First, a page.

Previous presentations: K.E. Hauer presented this work at the American Medical Association Accelerating Change in Medical Education spring consortium meeting, April 10, 2018, Providence, Rhode Island.

Correspondence should be addressed to Karen E. Hauer, UCSF, 533 Parnassus Ave., U80, Box 0710, San Francisco, CA 94143; telephone: (415) 502-5475; e-mail: karen.hauer@ucsf.edu.

Grades are a universally accepted and seemingly objective measure of accomplishment from kindergarten through college. High grade point averages are frequently instrumental to a student’s ability to earn entrance into college, graduate, or professional school. It is therefore not surprising that, in the medical education context, residency programs have developed a reliance on core clerkship grades to select the graduating medical students they would most like to enter their programs. The rationale behind the use of core clerkship grades is that they, like the average of test scores in a calculus course, are a measure of a student’s achievement and the likelihood of future similar performance by that student in similar circumstances. Moreover, there is an assumption that it is fair, equitable, and necessary to use grades to rank one student in comparison with another. Consequently, clerkship learning has transformed into a high-stakes endeavor because the grade a student earns may determine whether that student can pursue a given specialty or enter graduate training at a certain institution. This reliance on core clerkship grades remains true today, despite the national trend to begin core clerkships in year two of medical school, meaning that a student’s aptitude for future success in a given specialty may be judged before the halfway point in his or her medical school education.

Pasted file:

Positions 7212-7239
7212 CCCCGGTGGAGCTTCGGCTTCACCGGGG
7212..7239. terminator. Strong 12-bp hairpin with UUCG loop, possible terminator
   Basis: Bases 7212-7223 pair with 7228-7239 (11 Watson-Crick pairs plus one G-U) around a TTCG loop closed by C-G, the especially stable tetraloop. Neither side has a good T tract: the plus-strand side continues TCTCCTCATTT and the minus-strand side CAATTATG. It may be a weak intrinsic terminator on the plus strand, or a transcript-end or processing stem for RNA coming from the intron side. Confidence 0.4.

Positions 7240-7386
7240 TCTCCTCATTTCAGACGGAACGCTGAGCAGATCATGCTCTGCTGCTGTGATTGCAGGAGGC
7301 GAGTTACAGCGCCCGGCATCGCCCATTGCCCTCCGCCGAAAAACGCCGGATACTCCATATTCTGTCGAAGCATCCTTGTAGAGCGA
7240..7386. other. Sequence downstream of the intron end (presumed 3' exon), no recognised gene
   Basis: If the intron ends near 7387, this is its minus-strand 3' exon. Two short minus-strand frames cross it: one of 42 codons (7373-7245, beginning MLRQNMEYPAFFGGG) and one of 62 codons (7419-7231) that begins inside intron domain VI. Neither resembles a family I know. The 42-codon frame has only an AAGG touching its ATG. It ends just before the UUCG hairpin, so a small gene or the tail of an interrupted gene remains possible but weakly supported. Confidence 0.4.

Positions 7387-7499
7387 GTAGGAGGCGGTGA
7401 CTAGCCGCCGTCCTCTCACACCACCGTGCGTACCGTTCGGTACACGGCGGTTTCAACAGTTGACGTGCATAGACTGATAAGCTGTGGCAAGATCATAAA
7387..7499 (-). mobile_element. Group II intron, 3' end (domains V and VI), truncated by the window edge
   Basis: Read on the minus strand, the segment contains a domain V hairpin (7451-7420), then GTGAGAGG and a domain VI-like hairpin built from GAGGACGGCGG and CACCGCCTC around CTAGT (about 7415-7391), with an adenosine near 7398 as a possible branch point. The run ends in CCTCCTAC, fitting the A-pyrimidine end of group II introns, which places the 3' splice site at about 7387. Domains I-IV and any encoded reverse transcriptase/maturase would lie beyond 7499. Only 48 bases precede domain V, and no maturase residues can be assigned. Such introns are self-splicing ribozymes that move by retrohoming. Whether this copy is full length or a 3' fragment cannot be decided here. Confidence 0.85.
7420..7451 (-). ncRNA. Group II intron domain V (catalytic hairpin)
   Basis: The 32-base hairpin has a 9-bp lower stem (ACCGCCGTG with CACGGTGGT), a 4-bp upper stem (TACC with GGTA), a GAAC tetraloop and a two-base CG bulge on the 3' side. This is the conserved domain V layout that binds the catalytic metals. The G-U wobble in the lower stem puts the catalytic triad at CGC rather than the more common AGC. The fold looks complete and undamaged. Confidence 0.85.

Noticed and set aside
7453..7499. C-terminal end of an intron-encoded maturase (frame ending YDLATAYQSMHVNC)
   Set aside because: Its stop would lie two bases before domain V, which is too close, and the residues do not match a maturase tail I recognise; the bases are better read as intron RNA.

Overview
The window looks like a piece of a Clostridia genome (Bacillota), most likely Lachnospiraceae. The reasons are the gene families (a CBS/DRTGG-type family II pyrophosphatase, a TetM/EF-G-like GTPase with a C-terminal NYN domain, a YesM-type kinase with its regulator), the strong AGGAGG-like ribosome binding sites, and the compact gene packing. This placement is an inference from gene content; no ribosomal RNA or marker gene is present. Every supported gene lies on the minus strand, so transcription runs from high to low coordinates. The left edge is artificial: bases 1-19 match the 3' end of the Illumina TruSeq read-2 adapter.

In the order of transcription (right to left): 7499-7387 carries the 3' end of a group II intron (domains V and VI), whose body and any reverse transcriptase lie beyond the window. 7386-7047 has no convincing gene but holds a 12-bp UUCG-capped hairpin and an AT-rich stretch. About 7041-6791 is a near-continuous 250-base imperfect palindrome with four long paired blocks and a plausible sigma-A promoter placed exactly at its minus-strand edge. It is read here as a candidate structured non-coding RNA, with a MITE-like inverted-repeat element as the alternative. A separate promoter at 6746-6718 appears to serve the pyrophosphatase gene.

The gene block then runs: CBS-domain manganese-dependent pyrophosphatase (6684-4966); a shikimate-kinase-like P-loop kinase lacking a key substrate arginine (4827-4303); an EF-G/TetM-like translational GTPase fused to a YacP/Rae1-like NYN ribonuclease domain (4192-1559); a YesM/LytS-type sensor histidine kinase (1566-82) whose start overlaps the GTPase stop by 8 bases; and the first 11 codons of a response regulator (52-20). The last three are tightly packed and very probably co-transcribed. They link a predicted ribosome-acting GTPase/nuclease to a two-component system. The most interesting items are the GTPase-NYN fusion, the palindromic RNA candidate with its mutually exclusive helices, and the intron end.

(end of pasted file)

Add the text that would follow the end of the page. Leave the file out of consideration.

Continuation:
Back to Top | Article Outline

How Core Clerkship Grades Miss the Mark

Complexity

Although grades are useful in many educational contexts, core clerkships are not calculus classes. The complexity of competencies a student is expected to master and the variability of contexts (e.g., differences in patient care assignments, peer support, workload, teaching ability of residents and faculty, systems issues) in which they are expected to learn do not translate readily to grades. Designations of “honors” or “pass” do not come close to capturing the nuance of students’ performance. And yet, students and faculty alike succumb to the illusion of objectivity—that quantitative ratings converted to grades convey accurate measures of students’ performance in complex clinical environments. Although medical schools across the country commonly use pass/fail grading early in the curriculum to encourage student well-being and enhance learning, the same schools assign summative clerkship grades of “honors,” “high pass,” and “pass” to differentiate students.1 The availability of grades encourages residency programs routinely to use either number of honors in core clerkships or class rank to compare students within and across medical schools, though there is no standard approach to assigning grades or establishing class rank in U.S. medical schools.2 , 3